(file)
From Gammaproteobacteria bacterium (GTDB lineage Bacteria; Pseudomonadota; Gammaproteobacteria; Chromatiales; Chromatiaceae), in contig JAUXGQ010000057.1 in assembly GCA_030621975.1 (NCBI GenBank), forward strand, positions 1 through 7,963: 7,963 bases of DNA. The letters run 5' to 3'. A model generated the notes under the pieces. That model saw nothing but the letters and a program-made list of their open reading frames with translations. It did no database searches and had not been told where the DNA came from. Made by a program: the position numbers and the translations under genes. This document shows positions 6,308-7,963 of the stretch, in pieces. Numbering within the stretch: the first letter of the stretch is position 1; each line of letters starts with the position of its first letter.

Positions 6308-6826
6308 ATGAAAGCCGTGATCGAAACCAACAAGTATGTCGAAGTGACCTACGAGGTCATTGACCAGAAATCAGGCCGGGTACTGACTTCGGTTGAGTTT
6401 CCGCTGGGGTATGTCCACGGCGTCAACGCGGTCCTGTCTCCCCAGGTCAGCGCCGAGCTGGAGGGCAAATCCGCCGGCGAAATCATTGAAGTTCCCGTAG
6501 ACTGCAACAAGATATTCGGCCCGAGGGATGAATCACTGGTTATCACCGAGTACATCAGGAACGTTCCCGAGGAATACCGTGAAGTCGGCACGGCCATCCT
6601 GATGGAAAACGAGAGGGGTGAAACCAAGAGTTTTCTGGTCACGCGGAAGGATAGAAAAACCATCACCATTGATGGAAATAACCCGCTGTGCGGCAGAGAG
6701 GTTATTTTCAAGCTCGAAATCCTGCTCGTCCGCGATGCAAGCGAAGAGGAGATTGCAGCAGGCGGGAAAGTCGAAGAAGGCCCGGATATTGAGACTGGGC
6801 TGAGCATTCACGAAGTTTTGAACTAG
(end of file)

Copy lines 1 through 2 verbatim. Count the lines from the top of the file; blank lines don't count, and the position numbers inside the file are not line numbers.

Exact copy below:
From Gammaproteobacteria bacterium (GTDB lineage Bacteria; Pseudomonadota; Gammaproteobacteria; Chromatiales; Chromatiaceae), in contig JAUXGQ010000057.1 in assembly GCA_030621975.1 (NCBI GenBank), forward strand, positions 1 through 7,963: 7,963 bases of DNA. The letters run 5' to 3'. A model generated the notes under the pieces. That model saw nothing but the letters and a program-made list of their open reading frames with translations. It did no database searches and had not been told where the DNA came from. Made by a program: the position numbers and the translations under genes. This document shows positions 6,308-7,963 of the stretch, in pieces. Numbering within the stretch: the first letter of the stretch is position 1; each line of letters starts with the position of its first letter.

Positions 6308-6826